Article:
“Medicare for All” study scholar Charles Blahous rebuked Sen. Bernie Sanders (I-VT) for misinterpreting his study in an op-ed on Wednesday, charging that charging that Medicare for All might cost $38 trillion, not save $2 trillion.
Mercatus Center scholar Charles Blahous released a new study on Monday that Sen. Sanders “Medicare for All” government-run healthcare scheme will cost $32 trillion over the next 10 years and would require “historic tax increases to pay for it.” Blahous noted that doubling individual and corporate income taxes would not cover the costs of the socialized medicine plan.
Sen. Sanders took to Twitter on Monday to claim that his socialized medicine plan would save $2 trillion over the next 10 years compared to America’s current government spending on health care. Sanders suggested that Medicare for All would help would help lower costs through lower administrative costs and less corporate greed; Blahous specifically countered the argument that Medicare for All would lead to overall lower costs thanks to lower administrative costs.
“Let me thank the Koch brothers, of all people, for sponsoring a study that shows that Medicare for All would save the American people $2 trillion over a 10-year period,” Sanders said.
However, Blahous fired back at Sanders in a Wall Street Journal op-ed on Wednesday, explaining that Medicare for All might cost much more than what his paper suggested.
Blahous generously assumed in his paper that Medicare for All would “immediately and dramatically” cut provider payment rates by roughly 40 percent during the first 10 years of the program. Without these generous expectations for decreased provider payment rates, Medicare for All would cost $38 trillion over the next 10 years.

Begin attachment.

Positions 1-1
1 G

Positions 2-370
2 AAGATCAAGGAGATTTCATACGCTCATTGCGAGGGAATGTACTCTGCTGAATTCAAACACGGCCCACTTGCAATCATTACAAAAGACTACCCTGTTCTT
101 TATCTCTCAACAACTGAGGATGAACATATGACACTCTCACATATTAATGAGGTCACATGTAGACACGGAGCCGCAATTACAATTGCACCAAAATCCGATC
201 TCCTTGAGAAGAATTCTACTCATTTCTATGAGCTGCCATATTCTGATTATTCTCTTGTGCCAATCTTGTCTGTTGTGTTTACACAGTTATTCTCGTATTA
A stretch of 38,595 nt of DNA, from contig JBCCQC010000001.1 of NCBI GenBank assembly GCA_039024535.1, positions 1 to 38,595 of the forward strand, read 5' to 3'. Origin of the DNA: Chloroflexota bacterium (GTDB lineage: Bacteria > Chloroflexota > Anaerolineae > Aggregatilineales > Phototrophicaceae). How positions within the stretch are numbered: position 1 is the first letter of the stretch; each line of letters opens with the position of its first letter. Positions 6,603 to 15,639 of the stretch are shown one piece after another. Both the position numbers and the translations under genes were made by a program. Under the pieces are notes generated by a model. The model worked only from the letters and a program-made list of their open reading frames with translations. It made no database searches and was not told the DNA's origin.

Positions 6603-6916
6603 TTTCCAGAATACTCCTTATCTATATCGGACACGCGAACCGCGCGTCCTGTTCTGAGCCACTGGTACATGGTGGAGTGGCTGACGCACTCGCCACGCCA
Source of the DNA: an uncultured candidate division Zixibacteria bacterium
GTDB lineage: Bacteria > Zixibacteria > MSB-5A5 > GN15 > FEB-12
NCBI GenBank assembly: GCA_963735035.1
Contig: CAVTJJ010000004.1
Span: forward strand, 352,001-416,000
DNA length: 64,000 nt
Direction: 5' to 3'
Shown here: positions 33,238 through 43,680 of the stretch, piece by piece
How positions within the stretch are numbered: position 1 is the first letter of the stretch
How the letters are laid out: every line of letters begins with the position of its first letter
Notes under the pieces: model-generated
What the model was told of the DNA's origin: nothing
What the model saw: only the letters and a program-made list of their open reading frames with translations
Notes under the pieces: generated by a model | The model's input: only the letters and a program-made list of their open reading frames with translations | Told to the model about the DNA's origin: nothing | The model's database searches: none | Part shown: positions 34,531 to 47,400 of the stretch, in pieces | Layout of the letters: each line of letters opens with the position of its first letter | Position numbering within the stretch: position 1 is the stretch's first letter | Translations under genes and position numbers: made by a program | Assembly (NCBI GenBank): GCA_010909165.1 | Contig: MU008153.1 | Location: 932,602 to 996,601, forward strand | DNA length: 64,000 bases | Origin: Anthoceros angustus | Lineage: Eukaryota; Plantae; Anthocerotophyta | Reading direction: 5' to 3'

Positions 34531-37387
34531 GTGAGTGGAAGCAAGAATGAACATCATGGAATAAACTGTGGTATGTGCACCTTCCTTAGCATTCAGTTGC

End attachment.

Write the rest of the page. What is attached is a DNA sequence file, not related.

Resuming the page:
Some have seized on a scenario in my estimates showing a slight decline in projected total public and private health expenditures under Medicare for All. But that decline, relative to current projections, relies on an assumption that Medicare for All would immediately and dramatically cut provider payment rates by roughly 40%. Without such cuts, Medicare for All would drive national health costs further upward, and the federal price tag would be $38 trillion during its first 10 years.
The entitlement scholar also suggested that under Medicare for All, the cost of increased single-payer insurance coverage would far outweigh the savings that come from lowered administrative costs and using generic drugs instead of name brand pharmaceuticals.
The scholar said:
Although Medicare for All proponents believe the administrative efficiencies of single-payer insurance would reduce national health-care costs, my research found the opposite—specifically, that the added costs associated with increased coverage far surpass not only the savings attainable from lower administrative costs, but also the savings potentially gained from swapping brand name drugs for generics.
“Before too many Americans become invested in the rhetorical vision of Medicare for All, there needs to be a serious national discussion about whether shouldering its vast cost is even remotely within the realm of practical possibility,” the health scholar added.